So that it, too, became a battleground for personal rivalry…

and for staking a claim to honour and reputation.

 

And yet, contrary to the expectations, aspirations, and

values of Corinthian society––

or certainly to those of the elite––

Paul points out to the church:

“When I came to you, brothers and sisters, I did not come proclaiming the mystery of God to you in lofty words or wisdom. For I decided to know nothing among you except Jesus Christ, and him crucified. And I came to you in weakness and in fear and in much trembling”.

Paul’s ministry among them was the antithesis of what they expected or wanted.

Paul was, in fact, the antithesis of everything that they aspired to…

everything they valued…

everything they admired.

But, in so doing, he was making a profound point––

being a follower of Jesus involves a very different set of values…

a counter-intuitive logic system.

For, at the heart of the Christian faith, is the cross:

a symbol of utter shame…

a symbol of complete and abject failure.

And yet, Paul contends, it’s in that symbol––

the cross of Jesus Christ––

that we encounter the true power of God.

Therein lies the counter-intuitive logic…

therein lies the profound paradox.

God’s power is to be found in powerlessness.

God’s strength is demonstrated in weakness and apparent failure.

And, it’s in the experience of utter god-forsakenness…

that God is most profoundly present.

Within the context of Corinthian society, the cross was a scandalous symbol.

It was the antithesis of its values, its expectations, and its aspirations.

 

And the scandal of the cross is something that we, too, need to be confronted with…

again and again…

because it’s still so counter-intuitive and counter-cultural––

even, or perhaps especially, within the church.

Don’t we get caught up in a “success” mindset––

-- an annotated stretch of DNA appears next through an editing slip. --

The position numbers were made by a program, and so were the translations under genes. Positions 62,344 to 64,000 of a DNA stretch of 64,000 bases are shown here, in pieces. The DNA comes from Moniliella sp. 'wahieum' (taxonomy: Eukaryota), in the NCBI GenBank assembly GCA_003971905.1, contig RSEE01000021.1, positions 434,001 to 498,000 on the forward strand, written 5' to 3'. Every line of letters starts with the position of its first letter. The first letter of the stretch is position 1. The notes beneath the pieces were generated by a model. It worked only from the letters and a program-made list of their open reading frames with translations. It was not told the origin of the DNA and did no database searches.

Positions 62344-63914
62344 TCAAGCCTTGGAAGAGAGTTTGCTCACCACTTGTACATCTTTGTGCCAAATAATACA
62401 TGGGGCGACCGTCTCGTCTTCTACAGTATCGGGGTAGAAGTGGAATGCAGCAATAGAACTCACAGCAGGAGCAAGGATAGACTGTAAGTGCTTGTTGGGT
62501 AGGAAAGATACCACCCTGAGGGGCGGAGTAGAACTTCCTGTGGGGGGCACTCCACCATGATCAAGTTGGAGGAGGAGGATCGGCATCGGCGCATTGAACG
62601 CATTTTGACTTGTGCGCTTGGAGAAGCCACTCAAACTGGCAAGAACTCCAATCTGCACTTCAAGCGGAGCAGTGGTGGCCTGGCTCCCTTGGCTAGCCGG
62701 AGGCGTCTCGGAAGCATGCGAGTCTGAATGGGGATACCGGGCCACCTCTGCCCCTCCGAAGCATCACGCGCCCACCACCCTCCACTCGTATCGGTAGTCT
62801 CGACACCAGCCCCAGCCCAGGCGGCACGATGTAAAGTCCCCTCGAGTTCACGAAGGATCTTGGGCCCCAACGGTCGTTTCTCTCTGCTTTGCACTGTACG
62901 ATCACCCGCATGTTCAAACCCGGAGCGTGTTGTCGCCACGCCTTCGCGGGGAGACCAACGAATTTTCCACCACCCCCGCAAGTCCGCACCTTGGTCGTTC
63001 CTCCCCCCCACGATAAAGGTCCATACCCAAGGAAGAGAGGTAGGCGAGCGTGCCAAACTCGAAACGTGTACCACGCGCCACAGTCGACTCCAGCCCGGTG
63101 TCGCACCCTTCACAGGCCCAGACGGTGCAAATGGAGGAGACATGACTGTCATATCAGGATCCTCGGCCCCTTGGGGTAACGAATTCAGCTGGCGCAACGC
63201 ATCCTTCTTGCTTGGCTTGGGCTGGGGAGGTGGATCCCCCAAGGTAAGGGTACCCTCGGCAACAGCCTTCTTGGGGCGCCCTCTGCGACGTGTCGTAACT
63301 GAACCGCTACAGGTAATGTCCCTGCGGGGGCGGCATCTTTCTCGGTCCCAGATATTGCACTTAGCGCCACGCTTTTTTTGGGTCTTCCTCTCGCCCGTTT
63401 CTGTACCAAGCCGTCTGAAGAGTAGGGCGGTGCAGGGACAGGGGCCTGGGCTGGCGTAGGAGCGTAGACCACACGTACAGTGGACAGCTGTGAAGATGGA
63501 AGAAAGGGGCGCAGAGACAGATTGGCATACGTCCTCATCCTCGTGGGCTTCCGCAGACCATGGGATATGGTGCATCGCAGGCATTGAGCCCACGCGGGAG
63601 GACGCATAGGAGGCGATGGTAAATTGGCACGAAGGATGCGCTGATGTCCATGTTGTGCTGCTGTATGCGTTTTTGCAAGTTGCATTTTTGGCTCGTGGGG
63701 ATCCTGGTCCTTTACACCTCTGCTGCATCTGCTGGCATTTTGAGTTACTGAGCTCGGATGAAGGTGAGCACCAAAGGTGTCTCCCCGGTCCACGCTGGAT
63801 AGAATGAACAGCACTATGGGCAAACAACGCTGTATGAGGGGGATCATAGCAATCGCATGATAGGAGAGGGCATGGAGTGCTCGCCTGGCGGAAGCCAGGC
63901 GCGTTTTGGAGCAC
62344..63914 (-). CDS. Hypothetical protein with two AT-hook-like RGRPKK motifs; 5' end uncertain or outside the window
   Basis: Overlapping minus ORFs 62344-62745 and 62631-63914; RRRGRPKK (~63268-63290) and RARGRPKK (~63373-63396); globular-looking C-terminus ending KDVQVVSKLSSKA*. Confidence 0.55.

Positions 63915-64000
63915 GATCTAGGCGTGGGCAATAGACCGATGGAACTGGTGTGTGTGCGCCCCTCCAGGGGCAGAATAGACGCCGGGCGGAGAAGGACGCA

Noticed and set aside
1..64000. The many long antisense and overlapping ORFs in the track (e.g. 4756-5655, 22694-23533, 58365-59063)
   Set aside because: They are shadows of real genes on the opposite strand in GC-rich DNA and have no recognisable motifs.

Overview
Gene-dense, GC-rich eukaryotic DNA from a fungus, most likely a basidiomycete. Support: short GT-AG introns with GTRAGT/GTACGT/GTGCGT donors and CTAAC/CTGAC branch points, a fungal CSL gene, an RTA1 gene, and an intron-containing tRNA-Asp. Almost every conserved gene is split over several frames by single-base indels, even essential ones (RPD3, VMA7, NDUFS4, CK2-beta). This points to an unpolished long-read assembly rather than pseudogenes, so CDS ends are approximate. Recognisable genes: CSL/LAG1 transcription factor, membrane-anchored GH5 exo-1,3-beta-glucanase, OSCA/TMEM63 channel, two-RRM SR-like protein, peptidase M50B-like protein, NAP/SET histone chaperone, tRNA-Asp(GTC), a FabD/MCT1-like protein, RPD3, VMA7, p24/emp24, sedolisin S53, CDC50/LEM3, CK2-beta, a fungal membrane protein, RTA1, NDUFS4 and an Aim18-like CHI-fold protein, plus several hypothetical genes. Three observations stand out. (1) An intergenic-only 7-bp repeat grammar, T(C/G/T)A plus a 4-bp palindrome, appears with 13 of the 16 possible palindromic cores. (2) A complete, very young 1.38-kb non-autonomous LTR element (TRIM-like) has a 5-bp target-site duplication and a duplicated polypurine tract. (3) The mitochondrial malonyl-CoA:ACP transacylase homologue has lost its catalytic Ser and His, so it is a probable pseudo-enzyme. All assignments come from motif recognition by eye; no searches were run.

obsessed with the number of bums on pews and with institutional survival?

Don’t we get caught up in evaluating ministers by how well they can preach––

how good are they with lofty words and rhetoric?

Don’t we get caught up in playing power games and worrying about image?

The cross continues to confront and confound all of our strivings…

all of our aspirations…

all of our perceptions and values.

The cross stands in stark contrast to the way that we define and evaluate power and success…

and what is important.

The cross stands in stark contrast to the way that the Church of today so often operates.

 

So we need to be reminded––

again and again––

that it’s only when we embrace the powerlessness and vulnerability of God;

it’s only when we live the questions and wrestle with the doubts––

rather than offer trite and hollow answers;

it’s only when we put aside––

as Dietrich Bonhoeffer described it––

all of our attempts “to be religious in a particular way”…

and to “look…to the power of God in the world”;

it’s only when we embrace our experiences of fear and utter god-forsakeness;

it’s only when we risk abject failure…

yes, and even death––

the death of all that defines us…

the death of all to which we aspire…

and the death of all that we hold dear––

it’s only then that we actually proclaim the gospel;

and that we proclaim it with credibility…

and with power…

and with an eloquence than words can never express.